A concise version of “Twelve Virtues of Rationality”, with Anki deck


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In an effort to internalise the Twelve Virtues of Rationality, I created an Anki deck. It's already been done, so the reason I'm posting is to share a condensed version of the article (created as a side effect of my making the deck).

Hopefully it will make it easier to quickly refresh the concepts if you've already read the article.

If you're not using spaced repetition, you should. Don't believe me? Try reading Gwern's thorough review of the topic.

Then download the “Twelve Virtues of Rationality” deck.



The twelve virtues of rationality: Curiosity, relinquishment, lightness, evenness, argument, empiricism, simplicity, humility, perfectionism, precision, scholarship, and the void.

The first virtue is curiosity.

Curiosity seeks to annihilate itself; there is no curiosity that does not want an answer.

A burning itch to know is higher than a solemn vow to pursue truth.

To feel the burning itch of curiosity requires both that you be ignorant, and that you desire to relinquish your ignorance.

The second virtue is relinquishment.

P. C. Hodgell said: “That which can be destroyed by the truth should be.”

If the iron approaches your face, and you believe it is hot, and it is cool, the Way opposes your fear.

Evaluate your beliefs first and then arrive at your emotions.

The third virtue is lightness.

Surrender to the truth as quickly as you can.

If you regard evidence as a constraint and seek to free yourself, you sell yourself into the chains of your whims.

The fourth virtue is evenness.

Beware lest you place huge burdens of proof only on propositions you dislike, and then defend yourself by saying: “But it is good to be skeptical.”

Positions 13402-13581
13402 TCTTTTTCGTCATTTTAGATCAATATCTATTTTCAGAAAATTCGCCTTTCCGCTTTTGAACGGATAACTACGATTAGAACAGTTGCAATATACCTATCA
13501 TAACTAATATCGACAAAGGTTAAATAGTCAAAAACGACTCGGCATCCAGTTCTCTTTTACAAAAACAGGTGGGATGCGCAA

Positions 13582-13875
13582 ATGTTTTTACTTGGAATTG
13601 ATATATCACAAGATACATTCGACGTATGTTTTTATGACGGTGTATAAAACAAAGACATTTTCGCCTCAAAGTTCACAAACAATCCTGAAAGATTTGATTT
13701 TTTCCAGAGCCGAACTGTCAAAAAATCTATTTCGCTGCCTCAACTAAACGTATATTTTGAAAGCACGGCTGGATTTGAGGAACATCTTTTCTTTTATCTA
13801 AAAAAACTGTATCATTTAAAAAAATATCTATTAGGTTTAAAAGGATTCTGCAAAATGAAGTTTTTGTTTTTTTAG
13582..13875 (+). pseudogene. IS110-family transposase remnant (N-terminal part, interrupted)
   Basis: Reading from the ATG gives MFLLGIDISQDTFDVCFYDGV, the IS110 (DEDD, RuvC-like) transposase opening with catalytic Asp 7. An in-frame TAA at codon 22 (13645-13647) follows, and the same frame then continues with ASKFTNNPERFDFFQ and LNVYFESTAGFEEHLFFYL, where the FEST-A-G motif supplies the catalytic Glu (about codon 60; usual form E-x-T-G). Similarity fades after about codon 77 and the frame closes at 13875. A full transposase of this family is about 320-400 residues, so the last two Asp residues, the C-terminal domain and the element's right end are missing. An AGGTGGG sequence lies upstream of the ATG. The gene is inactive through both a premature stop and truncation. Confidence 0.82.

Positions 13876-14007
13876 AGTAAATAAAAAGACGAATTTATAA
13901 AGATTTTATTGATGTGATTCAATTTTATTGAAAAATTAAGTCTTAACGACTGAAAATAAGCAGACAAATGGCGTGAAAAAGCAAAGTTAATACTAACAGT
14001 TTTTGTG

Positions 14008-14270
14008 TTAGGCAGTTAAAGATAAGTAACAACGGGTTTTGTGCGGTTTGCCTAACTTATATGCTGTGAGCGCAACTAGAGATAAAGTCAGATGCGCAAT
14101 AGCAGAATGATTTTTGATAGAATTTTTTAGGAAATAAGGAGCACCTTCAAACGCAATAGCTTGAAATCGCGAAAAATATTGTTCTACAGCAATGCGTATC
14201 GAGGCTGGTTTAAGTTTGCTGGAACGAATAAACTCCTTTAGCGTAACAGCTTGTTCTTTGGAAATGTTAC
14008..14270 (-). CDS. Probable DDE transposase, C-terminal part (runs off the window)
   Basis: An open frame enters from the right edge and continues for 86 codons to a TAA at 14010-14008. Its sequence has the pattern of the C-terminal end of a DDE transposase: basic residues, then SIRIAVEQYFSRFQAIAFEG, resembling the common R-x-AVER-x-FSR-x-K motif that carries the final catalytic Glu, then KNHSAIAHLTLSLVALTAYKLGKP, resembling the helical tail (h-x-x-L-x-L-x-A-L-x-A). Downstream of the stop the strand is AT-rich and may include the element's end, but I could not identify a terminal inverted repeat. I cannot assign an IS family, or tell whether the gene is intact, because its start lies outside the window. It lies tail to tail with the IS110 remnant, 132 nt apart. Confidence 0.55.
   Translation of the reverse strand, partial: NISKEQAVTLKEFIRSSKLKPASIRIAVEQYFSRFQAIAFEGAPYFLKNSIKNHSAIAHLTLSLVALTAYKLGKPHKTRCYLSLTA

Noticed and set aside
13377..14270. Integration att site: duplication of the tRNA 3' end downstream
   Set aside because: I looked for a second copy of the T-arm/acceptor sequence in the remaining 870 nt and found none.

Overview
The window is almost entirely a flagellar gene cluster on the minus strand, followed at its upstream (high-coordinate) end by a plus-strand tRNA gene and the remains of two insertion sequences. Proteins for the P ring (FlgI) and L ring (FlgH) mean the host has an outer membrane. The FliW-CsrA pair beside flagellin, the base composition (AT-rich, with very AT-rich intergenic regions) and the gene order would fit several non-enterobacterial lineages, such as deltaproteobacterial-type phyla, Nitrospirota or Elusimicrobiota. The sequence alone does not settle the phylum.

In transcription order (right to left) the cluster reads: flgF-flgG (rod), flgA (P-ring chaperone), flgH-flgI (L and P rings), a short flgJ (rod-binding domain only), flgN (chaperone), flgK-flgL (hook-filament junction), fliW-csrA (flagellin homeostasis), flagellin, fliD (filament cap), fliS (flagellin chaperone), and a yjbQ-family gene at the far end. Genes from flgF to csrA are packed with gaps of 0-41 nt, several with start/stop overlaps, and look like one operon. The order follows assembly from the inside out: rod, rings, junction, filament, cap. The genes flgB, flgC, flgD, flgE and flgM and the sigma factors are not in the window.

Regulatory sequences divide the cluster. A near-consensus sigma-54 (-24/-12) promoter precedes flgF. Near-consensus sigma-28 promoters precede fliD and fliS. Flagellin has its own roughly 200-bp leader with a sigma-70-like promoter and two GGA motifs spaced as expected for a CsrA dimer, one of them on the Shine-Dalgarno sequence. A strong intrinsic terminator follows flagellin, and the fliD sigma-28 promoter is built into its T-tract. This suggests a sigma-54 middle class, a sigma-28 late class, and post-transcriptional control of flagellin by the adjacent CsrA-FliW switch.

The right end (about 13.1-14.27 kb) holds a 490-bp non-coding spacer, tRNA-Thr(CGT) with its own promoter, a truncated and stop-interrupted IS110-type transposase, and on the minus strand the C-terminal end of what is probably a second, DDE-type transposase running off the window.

Do not seek to argue for one side or another, for if you knew your destination, you would already be there.

To be clever in argument is not rationality but rationalization.

The fifth virtue is argument. 

Those who smile wisely and say: “I will not argue” remove themselves from help, and withdraw from the communal effort.

The part of yourself that distorts what you say to others also distorts your own thoughts.

Seek a test that lets reality judge between you.

The sixth virtue is empiricism.

The roots of knowledge are in observation and its fruit is prediction.

Do not ask which beliefs to profess, but which experiences to anticipate.

The seventh virtue is simplicity. 

When you profess a huge belief with many details, each additional detail is another chance for the belief to be wrong.

In mathematics a mountain of good deeds cannot atone for a single sin. Therefore, be careful on every step.

The eighth virtue is humility.

To be humble is to take specific actions in anticipation of your own errors.

It is useless to be superior: Life is not graded on a curve. 

The best physicist in ancient Greece could not calculate the path of a falling apple.


The ninth virtue is perfectionism.

The more errors you correct in yourself, the more you notice.

If you tolerate the error rather than correcting it, you will not advance to the next level and you will not gain the skill to notice new errors.

Do not be content with the answer that is almost right; seek one that is exactly right.

The tenth virtue is precision.

What is true of one apple may not be true of another apple; thus more can be said about a single apple than about all the apples in the world.

The narrowest statements slice deepest.

Do not walk to the truth, but dance. On each and every step of that dance your foot comes down in exactly the right spot.

The eleventh virtue is scholarship.

Study many sciences and absorb their power as your own.

If you swallow enough sciences the gaps between them will diminish and your knowledge will become a unified whole. 

The Art must have a purpose other than itself, or it collapses into infinite recursion.

Before these eleven virtues is a virtue which is nameless.

Miyamoto Musashi wrote, in The Book of Five Rings:  “The primary thing when you take a sword in your hands is your intention to cut the enemy.”

Every step of your reasoning must cut through to the correct answer in the same movement.

Do not ask whether it is “the Way” to do this or that. Ask whether the sky is blue or green.

All techniques are one technique.


The twelve virtues of rationality: Curiosity, relinquishment, lightness, evenness, argument, empiricism, simplicity, humility, perfectionism, precision, scholarship, and the void.




If I've made any mistakes or omissions, please speak up!



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